George Erik Rupp

From Wikipedia, the free encyclopedia
Jump to navigation Jump to search
George Erik Rupp
President of the International Rescue Committee
In office
2003–2013
Preceded byReynold Levy
Succeeded byDavid Miliband
18th President of Columbia University
In office
1993–2002
Preceded byMichael I. Sovern
Succeeded byLee Bollinger
5th President of Rice University
In office
1985–1993
Preceded byNorman Hackerman
Succeeded byS. Malcolm Gillis
Personal details
Born (1942-09-22) September 22, 1942 (age 79)
Summit, New Jersey
Spouse(s)Nancy
Alma materPrinceton University; Yale University; Harvard University
Occupationeducator and CEO of a non-profit organization
Academic background
ThesisThe cross and "unbelief": Christology in the context of religious pluralism (1972)
Doctoral advisor.
Academic work
DisciplineTheology
Institutions

George Erik Rupp (born September 22, 1942)[1] is an American educator and theologian, who served successively as President of Rice University, of Columbia University, and of the International Rescue Committee.

Biography[edit]

Rupp was born in Summit, New Jersey, the son of German immigrant parents, and was raised in Springfield Township, Union County, New Jersey.[1] He studied in Germany before graduating from Princeton University with an A.B. in English in 1964 after completing a senior thesis titled "A Theatre of Ideas: Studies in Mid-Twentieth Century German and English Drama."[2] He then received a Bachelor of Divinity degree from Yale Divinity School and, after studying for a year in Sri Lanka, a Ph.D. in religion from Harvard University.[3] He was an ordained Presbyterian minister.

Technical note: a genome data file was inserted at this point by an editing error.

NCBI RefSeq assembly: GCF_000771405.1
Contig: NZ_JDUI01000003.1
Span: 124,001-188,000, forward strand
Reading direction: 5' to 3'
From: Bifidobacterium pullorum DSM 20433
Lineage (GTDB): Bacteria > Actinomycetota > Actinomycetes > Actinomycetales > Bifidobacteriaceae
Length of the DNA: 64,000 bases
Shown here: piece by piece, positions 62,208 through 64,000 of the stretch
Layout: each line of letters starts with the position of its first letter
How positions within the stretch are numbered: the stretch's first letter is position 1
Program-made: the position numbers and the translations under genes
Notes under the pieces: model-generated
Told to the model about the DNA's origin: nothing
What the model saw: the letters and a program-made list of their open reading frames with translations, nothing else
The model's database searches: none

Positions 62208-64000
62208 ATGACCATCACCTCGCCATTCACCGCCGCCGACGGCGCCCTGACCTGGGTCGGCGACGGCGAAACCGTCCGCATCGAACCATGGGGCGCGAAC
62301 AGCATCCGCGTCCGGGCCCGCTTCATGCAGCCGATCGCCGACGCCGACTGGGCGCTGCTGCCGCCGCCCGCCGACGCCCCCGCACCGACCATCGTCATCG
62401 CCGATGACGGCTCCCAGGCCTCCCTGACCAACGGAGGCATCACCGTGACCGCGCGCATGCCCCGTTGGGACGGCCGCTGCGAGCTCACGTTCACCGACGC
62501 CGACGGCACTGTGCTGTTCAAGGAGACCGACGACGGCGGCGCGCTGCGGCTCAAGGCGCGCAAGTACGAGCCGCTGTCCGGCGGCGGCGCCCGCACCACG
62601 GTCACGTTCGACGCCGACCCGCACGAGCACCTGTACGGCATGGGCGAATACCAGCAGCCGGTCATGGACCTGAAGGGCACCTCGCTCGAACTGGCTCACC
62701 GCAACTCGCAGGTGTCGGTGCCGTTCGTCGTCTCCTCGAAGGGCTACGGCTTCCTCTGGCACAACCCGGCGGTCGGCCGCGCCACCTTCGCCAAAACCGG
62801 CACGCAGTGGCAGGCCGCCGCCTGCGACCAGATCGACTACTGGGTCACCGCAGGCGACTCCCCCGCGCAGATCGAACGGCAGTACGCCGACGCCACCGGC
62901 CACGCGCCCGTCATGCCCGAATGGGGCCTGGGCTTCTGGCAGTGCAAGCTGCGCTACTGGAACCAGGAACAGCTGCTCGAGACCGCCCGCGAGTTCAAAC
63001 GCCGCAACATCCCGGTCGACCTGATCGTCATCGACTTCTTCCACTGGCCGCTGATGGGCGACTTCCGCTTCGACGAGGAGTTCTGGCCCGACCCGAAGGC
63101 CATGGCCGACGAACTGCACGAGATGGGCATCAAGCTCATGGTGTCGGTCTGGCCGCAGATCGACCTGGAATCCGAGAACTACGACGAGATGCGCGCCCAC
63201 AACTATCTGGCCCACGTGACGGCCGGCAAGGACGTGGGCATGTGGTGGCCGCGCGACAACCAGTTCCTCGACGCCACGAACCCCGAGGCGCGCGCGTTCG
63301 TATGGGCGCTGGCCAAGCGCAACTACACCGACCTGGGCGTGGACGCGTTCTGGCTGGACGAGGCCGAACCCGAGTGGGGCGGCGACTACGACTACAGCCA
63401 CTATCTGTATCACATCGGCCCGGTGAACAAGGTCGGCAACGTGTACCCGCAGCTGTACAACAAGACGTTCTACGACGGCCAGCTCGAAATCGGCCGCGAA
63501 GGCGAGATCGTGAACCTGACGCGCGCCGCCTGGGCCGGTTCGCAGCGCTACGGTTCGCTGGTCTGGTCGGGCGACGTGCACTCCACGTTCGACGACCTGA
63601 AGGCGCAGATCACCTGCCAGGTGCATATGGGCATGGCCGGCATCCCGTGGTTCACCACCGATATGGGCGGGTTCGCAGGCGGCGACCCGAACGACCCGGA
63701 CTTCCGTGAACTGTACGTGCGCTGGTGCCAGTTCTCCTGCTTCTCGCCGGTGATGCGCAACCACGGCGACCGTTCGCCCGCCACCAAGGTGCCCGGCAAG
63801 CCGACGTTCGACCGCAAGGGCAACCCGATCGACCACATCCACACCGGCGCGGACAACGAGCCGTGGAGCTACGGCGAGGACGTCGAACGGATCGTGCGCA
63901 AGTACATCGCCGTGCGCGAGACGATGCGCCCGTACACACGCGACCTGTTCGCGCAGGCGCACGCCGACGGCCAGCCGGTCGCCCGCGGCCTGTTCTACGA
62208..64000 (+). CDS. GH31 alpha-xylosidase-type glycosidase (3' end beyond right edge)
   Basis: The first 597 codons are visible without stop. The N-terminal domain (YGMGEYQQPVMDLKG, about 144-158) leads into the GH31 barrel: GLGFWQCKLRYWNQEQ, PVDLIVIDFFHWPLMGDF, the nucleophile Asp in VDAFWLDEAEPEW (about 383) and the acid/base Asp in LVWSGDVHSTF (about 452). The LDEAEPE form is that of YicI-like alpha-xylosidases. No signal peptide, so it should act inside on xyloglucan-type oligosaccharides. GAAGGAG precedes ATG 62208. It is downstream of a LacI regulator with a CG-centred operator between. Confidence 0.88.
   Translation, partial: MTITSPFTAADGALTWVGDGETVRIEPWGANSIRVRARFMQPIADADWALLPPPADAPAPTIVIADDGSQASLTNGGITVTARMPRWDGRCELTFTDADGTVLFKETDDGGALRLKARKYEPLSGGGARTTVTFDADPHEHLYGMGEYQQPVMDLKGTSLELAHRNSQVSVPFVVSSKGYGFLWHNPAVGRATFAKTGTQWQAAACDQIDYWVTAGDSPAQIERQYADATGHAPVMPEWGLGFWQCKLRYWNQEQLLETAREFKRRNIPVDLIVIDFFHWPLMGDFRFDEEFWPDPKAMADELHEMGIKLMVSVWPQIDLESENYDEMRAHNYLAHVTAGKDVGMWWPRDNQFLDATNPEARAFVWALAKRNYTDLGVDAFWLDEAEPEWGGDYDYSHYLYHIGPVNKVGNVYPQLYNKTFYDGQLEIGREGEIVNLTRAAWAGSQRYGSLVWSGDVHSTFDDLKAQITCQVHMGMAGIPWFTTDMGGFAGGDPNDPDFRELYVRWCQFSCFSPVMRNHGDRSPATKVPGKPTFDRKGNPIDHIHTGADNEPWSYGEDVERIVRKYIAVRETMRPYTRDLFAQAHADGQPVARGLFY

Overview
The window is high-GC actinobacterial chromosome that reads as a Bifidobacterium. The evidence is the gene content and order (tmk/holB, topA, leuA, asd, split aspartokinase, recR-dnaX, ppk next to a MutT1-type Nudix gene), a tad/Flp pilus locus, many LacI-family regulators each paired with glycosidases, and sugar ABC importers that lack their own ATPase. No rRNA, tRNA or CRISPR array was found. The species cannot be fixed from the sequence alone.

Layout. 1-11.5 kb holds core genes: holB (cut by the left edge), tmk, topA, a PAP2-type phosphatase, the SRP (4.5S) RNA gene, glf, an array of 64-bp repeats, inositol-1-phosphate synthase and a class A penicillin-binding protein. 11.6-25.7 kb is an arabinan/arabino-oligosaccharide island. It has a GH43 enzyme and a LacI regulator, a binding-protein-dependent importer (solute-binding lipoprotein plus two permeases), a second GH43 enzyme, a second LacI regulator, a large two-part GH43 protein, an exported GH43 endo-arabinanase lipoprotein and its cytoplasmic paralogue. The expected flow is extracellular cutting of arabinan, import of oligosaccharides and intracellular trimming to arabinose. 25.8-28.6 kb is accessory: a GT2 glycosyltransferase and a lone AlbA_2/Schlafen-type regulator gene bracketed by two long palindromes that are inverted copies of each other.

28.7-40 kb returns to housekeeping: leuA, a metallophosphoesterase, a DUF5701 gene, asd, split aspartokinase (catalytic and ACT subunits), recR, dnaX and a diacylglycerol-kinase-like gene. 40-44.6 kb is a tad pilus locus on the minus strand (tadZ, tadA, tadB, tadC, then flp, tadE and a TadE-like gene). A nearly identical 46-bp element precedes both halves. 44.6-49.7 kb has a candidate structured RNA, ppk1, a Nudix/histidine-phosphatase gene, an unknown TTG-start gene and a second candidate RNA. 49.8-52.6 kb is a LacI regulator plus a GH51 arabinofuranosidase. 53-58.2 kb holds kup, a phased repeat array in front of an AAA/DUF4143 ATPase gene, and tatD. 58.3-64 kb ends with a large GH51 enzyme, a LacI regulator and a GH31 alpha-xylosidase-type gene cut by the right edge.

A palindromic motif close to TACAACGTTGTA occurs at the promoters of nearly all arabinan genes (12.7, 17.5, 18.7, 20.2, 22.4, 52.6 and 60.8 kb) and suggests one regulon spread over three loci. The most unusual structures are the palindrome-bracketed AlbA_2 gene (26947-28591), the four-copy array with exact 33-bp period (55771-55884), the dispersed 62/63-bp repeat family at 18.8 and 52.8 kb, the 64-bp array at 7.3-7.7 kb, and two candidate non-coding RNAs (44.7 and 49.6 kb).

He was faculty fellow in religion and then Vice Chancellor of Johnston College in the University of Redlands in Redlands, California. Rupp left Redlands to return to Harvard as Assistant and then Associate Professor of Theology in the Divinity School. He left Harvard to become Professor of Humanistic Studies and Dean of Academic Affairs at the University of Wisconsin–Green Bay in 1977, where he remained until 1979.

Rupp was the John Lord O'Brian Professor of Divinity and dean of the Harvard Divinity School from 1979 to 1985. Under his leadership, the curriculum of the school was revised to address more directly the pluralistic character of contemporary religious life. Further developments included new programs in women's studies and religion, Jewish-Christian relations, and religion and medicine.

He was President of Rice University from 1985 to 1993, where in the course of his eight years applications for admission almost tripled, federal research support more than doubled, and the value of the Rice endowment increased by more than $500 million to $1.25 billion.

He became president of Columbia in 1993. During his nine-year tenure, he focused on enhancing undergraduate education, on strengthening the relationship of the campus to surrounding communities and New York City as a whole, and on increasing the university's international orientation. At the same time, he completed both a financial restructuring of the university and a $2.84 billion fundraising campaign that achieved eight successive records in dollars raised.

As the IRC's chief executive officer from 2003 to 2013, Dr. Rupp oversaw the agency's relief and rehabilitation operations in 25 countries and its refugee resettlement and assistance programs throughout the United States. In addition, he led the IRC's advocacy efforts in Washington, D.C., Geneva, Brussels, and other capitals on behalf of the world's most vulnerable people. His responsibilities regularly took him to IRC program sites in Africa, Asia, and Europe.